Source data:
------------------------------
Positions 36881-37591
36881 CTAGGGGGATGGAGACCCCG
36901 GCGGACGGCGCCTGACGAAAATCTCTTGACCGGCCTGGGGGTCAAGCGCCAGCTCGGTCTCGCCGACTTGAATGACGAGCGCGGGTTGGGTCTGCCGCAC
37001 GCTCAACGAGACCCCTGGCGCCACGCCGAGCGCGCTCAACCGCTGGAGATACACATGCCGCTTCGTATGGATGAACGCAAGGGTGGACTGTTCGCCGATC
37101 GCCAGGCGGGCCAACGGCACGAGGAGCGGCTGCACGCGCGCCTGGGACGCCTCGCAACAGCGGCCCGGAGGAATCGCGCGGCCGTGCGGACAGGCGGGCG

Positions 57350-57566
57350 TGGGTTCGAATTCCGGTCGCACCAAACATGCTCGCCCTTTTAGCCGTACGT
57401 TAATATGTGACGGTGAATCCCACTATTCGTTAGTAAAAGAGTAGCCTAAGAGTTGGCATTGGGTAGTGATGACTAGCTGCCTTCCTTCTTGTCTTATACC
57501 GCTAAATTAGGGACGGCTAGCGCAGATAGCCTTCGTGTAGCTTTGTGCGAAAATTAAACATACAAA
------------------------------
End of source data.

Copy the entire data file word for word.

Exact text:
Positions 36881-37591
36881 CTAGGGGGATGGAGACCCCG
36901 GCGGACGGCGCCTGACGAAAATCTCTTGACCGGCCTGGGGGTCAAGCGCCAGCTCGGTCTCGCCGACTTGAATGACGAGCGCGGGTTGGGTCTGCCGCAC
37001 GCTCAACGAGACCCCTGGCGCCACGCCGAGCGCGCTCAACCGCTGGAGATACACATGCCGCTTCGTATGGATGAACGCAAGGGTGGACTGTTCGCCGATC
37101 GCCAGGCGGGCCAACGGCACGAGGAGCGGCTGCACGCGCGCCTGGGACGCCTCGCAACAGCGGCCCGGAGGAATCGCGCGGCCGTGCGGACAGGCGGGCG

Positions 57350-57566
57350 TGGGTTCGAATTCCGGTCGCACCAAACATGCTCGCCCTTTTAGCCGTACGT
57401 TAATATGTGACGGTGAATCCCACTATTCGTTAGTAAAAGAGTAGCCTAAGAGTTGGCATTGGGTAGTGATGACTAGCTGCCTTCCTTCTTGTCTTATACC
57501 GCTAAATTAGGGACGGCTAGCGCAGATAGCCTTCGTGTAGCTTTGTGCGAAAATTAAACATACAAA